Building A Brilliant Future

EB Gifts

Since the launch of the University of Miami’s ambitious campaign, Ever Brighter: The Campaign for Our Next Century, the College has received significant philanthropic gifts designated to create substantial contributions to higher learning, student engagement, and community impact. As the 2025 Centennial approaches, these transformative gifts are now a part of the University’s legacy, and the College is grateful for these esteemed donors who have come forth to provide new enhancements and countless opportunities for students and faculty now and in the future.

For more information on ways to give to Ever Brighter, visit

The Beauty of Glass  
In their later years, Robert Werner and his late wife, Florence, traveled the world collecting the finest pieces of Studio Glass. Their impressive collection of contemporary glass art, from the late 20th and early 21st centuries, has been shared with the South Florida community for years. 

glassBack in 2018, the Werners’ magnificent collection was celebrated at the Lowe exhibition entitled, Dialogues: Studio Glass from the Florence and Robert Werner Collection. The exhibition showcased approximately sixty works of exquisite contemporary glass from leading glass artists from around the globe. 

“My late wife and I had a fabulous life together,” says Werner. “For over 25 years we traveled the world on amazing trips buying glass art from galleries. Florence was always attracted to the beautiful pieces, while I was more inclined to the technical side of glass art. We always found common ground and that was how we bought the pieces that we have today.”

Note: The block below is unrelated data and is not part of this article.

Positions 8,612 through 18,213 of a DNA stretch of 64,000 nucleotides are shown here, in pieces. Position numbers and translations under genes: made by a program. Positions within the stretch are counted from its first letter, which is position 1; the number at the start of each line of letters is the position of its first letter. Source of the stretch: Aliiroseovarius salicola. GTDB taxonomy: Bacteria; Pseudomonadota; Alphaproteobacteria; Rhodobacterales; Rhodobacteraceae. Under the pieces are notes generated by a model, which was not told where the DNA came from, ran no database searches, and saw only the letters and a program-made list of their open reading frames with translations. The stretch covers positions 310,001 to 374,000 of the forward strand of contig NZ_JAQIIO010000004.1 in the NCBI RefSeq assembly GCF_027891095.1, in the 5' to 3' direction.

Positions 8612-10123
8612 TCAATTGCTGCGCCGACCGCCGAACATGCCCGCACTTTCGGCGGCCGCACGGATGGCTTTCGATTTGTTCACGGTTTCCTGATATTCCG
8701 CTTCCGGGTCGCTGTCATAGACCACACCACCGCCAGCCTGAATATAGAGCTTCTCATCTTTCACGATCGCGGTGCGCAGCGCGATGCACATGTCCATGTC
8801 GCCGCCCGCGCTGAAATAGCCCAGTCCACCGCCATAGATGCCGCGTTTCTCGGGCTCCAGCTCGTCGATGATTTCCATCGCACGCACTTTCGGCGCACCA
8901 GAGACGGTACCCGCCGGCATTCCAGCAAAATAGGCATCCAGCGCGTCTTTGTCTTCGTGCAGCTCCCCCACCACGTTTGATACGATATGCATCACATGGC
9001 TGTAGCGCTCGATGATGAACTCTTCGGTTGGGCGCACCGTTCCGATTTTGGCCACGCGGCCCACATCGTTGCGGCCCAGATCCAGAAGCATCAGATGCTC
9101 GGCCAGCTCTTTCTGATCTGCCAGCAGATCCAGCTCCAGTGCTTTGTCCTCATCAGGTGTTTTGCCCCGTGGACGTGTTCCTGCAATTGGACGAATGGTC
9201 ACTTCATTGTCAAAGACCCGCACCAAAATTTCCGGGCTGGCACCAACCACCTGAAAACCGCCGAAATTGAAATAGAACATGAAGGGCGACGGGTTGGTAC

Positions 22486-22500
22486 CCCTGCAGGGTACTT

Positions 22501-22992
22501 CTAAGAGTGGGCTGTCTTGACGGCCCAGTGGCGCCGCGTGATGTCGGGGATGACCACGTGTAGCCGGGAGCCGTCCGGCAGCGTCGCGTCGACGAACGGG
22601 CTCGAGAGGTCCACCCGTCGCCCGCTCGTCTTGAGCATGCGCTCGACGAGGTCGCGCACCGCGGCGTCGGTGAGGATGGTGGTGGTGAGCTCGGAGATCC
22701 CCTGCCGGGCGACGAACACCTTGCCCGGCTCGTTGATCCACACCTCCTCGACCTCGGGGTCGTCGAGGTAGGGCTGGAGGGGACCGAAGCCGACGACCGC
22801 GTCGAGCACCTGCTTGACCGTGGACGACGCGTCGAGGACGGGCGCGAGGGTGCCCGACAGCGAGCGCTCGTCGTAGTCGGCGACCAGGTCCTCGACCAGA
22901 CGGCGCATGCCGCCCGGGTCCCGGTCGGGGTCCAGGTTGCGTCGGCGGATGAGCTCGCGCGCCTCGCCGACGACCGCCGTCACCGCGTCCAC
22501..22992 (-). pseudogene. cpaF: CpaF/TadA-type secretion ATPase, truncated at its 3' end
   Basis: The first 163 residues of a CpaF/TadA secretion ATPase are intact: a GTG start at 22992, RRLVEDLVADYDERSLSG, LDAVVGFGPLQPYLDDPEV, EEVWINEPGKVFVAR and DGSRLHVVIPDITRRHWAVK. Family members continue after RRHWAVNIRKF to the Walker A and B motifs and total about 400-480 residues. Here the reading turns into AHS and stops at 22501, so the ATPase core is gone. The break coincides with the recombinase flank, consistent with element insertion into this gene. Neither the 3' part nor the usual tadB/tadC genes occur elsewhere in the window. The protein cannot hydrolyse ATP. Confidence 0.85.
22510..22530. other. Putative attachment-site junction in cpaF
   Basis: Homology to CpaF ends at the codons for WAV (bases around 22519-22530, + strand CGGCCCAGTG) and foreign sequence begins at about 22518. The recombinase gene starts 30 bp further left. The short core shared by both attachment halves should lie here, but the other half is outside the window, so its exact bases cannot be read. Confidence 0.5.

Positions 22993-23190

The Werners’ have committed to leaving their art glass collection to the Lowe Art Museum; they have also made a testamentary gift to support its conservation, storage, and display at the Lowe.

“We have collected so many pieces over the years,” says Werner, “it’s as if we are shepherds taking care of a flock. These pieces belong to the community for all to be appreciated and enjoyed. My wife and I are truly leaving a legacy, and we are delighted to have the collection in the hands of the Lowe Art Museum.”

The intention is to move the pieces to the Lowe Art Museum for display and long-term conservation and preservation when a space becomes available.

“The Werners' incredible gift to the Lowe is truly transformative—for the Lowe, for the University of Miami, for our community, and for the wider world of contemporary glass,” says Jill Deupi, Beaux Arts director, and chief curator of the Lowe Art Museum. “Building on the incredible foundation laid by Myrna and Sheldon Palley and other supporters of our Palley Pavilion, this donation will enable us to explore the history of the Studio Glass movement in even greater detail through key masters and pivotal masterworks.”

Building a Community of Care
Andrea Travaglia’s decades-long advocacy for young adults with autism began simply: “I had a friend and, together, we got her son diagnosed,” she says. The diagnosis launched Travaglia into what became her life’s mission­­—to improve outcomes for adults with autism.

AutismIt is a calling that has yielded a permanent legacy: a planned bequest to benefit the University of Miami-Nova Southeastern University Center for Autism and Related Disabilities (UM-NSU CARD). CARD has served over 15,000 families in Miami-Dade, Broward, and Monroe counties since its founding in 1993, offering training, resources, and referrals designed to help these individuals live and work as independently as possible.

“Andrea’s gift represents a shared belief in the services we provide for those on the spectrum, but it also speaks directly to how our work is valued in the community we serve,” says Michael Alessandri, executive director of UM-NSU CARD and professor of clinical psychology at the University of Miami. “Through her generosity, CARD can continue to offer a community of care, free of cost and regardless of age, to those on the spectrum.”

A self-starter, Travaglia has done her best to help by hiring adults on the spectrum for her various enterprises, including her bakery and real estate company in Miami.